I’m the father of three children. My eldest man-child is fourteen, a freshman in high school. I have twin ten year olds, a boy and a girl. You know what I’ve noticed? They grow at different rates. They reach milestones and different ages. They are not the same. Even my twins are totally different. My youngest son was walking and riding a scooter when his twin sister was still crawling. Boy she would get mad at him for his mobility. It was fun to watch.

It is easy to carry this impatient attitude into ministry. We roll up in church on Sunday morning or youth group on Wednesday night and we act like everyone should be on the same level. We can become impatient with a person’s slow spiritual growth. We are not all on the same level in our spiritual growth. Church is a hodgepodge of people. Each person is uniquely wired and created by God. You can take two brand new believers and disciple them both together and one will probably grow faster than the other. Some of us process slower than others. Some of us have more junk attached to our lives that needs to be chipped and chiseled away.

So the question in today’s post is again: “Do you love your church?”

Love is patient and kind. 1 Corinthians 13:4

As church leaders we have to be patient with our church members. Some are just starting to grow, some have stalled, some grow by leaps and bounds. It is the nature of the church because the church is made up of so many different people.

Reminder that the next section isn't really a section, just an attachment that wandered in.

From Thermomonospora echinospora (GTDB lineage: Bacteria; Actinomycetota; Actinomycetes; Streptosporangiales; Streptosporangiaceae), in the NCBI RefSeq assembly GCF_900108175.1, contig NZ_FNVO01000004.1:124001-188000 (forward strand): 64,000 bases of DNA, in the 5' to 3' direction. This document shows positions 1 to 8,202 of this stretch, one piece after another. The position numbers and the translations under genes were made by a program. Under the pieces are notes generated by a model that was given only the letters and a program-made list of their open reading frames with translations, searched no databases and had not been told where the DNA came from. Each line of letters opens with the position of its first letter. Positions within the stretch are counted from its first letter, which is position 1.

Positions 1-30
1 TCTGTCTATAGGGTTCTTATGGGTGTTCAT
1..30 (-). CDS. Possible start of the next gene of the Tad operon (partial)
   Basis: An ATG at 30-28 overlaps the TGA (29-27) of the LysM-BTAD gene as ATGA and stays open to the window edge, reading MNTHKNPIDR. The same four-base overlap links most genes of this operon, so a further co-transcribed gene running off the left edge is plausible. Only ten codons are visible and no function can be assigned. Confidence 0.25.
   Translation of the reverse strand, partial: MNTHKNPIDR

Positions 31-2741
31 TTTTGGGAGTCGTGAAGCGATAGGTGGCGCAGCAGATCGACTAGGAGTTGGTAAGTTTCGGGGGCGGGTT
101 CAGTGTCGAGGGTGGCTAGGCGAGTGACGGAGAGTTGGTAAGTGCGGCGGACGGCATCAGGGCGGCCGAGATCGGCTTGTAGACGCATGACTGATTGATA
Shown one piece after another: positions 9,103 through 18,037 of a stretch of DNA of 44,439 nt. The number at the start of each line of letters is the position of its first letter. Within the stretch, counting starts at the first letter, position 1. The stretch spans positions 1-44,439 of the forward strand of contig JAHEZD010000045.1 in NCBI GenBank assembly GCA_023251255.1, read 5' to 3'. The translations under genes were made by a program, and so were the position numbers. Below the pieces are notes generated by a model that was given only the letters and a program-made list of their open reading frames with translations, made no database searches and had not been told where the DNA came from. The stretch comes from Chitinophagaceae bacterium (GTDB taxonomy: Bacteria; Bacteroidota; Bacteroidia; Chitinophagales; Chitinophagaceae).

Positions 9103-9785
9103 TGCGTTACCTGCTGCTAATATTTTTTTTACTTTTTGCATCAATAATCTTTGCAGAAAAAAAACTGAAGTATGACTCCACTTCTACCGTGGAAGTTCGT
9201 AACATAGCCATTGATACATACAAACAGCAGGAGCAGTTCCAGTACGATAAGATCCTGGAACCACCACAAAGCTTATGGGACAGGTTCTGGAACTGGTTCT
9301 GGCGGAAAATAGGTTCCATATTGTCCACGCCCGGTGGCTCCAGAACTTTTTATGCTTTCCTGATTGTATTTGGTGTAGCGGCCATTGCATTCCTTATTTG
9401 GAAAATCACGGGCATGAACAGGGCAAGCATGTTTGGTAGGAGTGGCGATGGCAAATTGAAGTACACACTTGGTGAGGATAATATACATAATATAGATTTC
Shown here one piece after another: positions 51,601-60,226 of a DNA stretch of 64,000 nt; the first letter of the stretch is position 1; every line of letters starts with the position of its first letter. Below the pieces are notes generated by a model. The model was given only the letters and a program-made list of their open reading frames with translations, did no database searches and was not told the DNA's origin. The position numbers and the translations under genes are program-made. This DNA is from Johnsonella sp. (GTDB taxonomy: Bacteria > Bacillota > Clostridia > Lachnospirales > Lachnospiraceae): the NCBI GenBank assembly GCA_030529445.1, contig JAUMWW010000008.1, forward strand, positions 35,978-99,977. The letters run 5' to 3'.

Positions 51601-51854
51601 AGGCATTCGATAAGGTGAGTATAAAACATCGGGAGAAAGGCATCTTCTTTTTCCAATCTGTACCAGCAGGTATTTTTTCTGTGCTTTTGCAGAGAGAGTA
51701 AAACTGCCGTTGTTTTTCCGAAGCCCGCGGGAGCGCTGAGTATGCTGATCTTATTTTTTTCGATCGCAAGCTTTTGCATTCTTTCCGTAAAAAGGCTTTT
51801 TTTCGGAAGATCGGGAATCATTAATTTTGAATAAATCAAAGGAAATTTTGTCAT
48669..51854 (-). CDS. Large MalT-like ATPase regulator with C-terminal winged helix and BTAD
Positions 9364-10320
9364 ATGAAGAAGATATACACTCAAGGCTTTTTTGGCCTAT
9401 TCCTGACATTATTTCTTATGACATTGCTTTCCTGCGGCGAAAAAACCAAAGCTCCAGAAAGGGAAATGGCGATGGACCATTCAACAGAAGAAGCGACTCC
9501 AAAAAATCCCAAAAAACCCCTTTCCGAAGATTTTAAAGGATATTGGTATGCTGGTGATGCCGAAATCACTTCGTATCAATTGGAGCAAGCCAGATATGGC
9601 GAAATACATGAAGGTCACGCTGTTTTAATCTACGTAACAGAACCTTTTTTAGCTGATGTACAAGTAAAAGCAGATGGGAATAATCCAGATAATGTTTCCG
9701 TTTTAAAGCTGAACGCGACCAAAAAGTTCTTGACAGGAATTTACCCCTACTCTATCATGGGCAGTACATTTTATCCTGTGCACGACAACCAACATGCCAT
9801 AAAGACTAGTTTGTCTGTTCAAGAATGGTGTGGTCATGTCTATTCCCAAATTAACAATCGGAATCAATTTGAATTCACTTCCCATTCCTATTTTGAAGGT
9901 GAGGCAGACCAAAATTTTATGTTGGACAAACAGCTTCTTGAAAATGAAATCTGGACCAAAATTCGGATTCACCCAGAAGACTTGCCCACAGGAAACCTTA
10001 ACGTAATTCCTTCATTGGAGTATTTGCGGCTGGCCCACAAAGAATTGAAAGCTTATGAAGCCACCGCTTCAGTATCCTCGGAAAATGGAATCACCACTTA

What do we do?
We show patience. We don’t push too hard. We have learn the balance between pushing too hard and too fast with actually challenging someone to spur growth.

We invest. Discipleship is not something that magically happens in a class. “I took the class so now I’m a fully mature follower of Christ.” No. Discipleship takes time and it takes mature believers investing in immature believers. In fact even mature believers need someone investing into them.

We get rid of the frustration. It is easy to get frustrated with someone who is not progressing as fast as we think they should. The problem is when we begin to express that frustration in a critical and impatient way.

We realize the time. Our timing is totally different from God’s timing. We view things in the here and now, God views things in an eternal perspective. Time means nothing to Him. Patience means we wait on God’s timing. We are the ones who counsel people telling them to wait on God’s timing but turn around and struggle with God’s timing ourselves.

Love your church? Express that love with patience.

Next post I will look at being kind to your church.